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Parker + Barrow

So I had this idea for song. Actually it was more than an idea. The way things seem  to work with us is this: I take a good few weeks to find a guitar part that eventually find a partner. If I’m lucky, words come to mind when these two meet. If these two parts are wed without words, then it’s very likely that it will retire to the heap of what might have been. In this particular circumstance, I’d re-imagined the guitar part several times. In fact, I’m still not completely satisfied with the melodic progression. Regardless, the lyrics had mostly been written, and a skeleton existed. All that really remained, aside from the effort of synth and sound design, was naming the damn thing. I had the perfect title, “Parker and Barrow.” You see, the song was about the wanting of a woman of whom was the subject’s equal. If only they could get on the same page, the world would surely be theirs. What other personas could exemplify this better than Bonnie Parker and Clyde Barrow? Get it? See how I saved you a Wikipedia trip? The title would ideally scintillate just enough to provoke minimal research from the listener, ideally, since it’s impossible to determine the laziness of the listener. Being a small band, minimal is about the amount of effort that one can subject one’s listeners to. Honestly, if anyone were to Google half of what’s been contained on our few releases… you’d either wind up bored to death or mildly amused. Either way, there is content buried.

I should quickly assert that we don’t think our listeners are stupid. We just realize that we’re not Tool. We understand that we don’t have a small army of 14 year olds trying to decipher every word we say. We assume you have better things to do.

Anyways, I go to see Spruce Campbells for the release of their  release of their EP “Death of an Art Monster.” Good crowd, great bands, and one informative alternative local newspaper, that alongside with a review of the Spruce’s EP, informs me that they ALSO have a song called “Parker and Barrow.” One should now infer from the first paragraph that I intended to title our song by the same name. Apparently I’m not the only one who thought hipsters would appreciate a casual history lesson. In fact, there are few things hipsters appreciate more than discovering a historical fact that is at once not overwhelmingly involving, while at the same time revisits already accumulated knowledge. Really, there’s no  better way to convince someone that they’re clever than to remind them of something they’ve forgotten without poking them in the face to do it. The idea is to make hipsters think that they’ve stumbled upon something incredibly unique, that they can tell all of their hipster friends they discovered over a micro brew, while not making them go to such great lengths as to actually research and learn anything for themselves. In short, make your “puzzle” easily solvable via Google, and not required any actual knowledge.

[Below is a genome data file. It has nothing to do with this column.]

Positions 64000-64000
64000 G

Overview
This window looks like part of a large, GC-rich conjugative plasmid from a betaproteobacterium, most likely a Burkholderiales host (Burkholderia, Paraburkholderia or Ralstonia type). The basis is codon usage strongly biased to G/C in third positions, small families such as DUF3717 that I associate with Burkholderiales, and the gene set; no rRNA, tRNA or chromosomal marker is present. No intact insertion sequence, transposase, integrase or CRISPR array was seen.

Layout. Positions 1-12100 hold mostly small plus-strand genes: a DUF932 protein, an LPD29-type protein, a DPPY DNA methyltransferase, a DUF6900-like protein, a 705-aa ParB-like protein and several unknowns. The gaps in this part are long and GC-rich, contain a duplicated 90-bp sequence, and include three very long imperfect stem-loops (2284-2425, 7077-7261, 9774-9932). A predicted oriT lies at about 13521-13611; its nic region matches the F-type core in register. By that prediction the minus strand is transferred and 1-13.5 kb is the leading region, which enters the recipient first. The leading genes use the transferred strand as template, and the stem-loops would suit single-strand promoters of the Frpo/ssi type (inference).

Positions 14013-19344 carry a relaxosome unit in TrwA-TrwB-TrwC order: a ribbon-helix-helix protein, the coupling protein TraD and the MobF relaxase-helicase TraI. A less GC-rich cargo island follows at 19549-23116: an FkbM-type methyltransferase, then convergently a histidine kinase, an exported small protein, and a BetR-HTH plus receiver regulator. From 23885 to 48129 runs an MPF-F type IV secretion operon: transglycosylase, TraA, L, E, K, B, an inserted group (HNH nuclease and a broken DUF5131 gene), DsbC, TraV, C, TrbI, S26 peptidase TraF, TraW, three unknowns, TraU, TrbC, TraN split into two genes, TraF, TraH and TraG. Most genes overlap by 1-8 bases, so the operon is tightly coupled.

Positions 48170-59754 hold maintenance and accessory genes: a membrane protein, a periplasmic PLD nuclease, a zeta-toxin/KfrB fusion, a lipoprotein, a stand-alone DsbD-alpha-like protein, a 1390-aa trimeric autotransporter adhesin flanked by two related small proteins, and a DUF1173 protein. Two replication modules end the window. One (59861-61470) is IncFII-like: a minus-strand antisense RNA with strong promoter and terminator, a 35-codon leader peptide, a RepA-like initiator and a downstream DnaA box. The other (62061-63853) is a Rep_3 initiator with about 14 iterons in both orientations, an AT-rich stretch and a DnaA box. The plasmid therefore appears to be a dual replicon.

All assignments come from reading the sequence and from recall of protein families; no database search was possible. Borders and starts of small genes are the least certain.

Yes, we play these games. If one were so inclined, one could uncover a small trove of similar tricks we’ve placed throughout our modest catalog of songs. Though most of these things actually require of a bit more effort than simply Google’ing something.Well, maybe not, but we’re usually not so inclined as to place what should be one’s search query in the title.

Apparently Spruce Campbells are in on the joke as well, at least to some extent.  Check them out at! I might also mention that they were the first Columbus band I gave half a shit about. Several more were to follow, but these guys (and girl) should certainly not be ignored.You like the Pixies and/or the Dandy Warhols? If so, check these guys out. If not, check them out anyway.

Picture of the day: (Jason, Spruce Campbells, well aware that he made off with the sweet song title)


About Fry

We are a three piece. Sometimes we're a two piece, but most often we're a four piece if you count our trusty machine "Chris." We play music, and listen to music, and we bleed music (and some blood). We don't talk much, but we do write much... so this is our way of compensating for not talking during shows or pretty much anywhere else.

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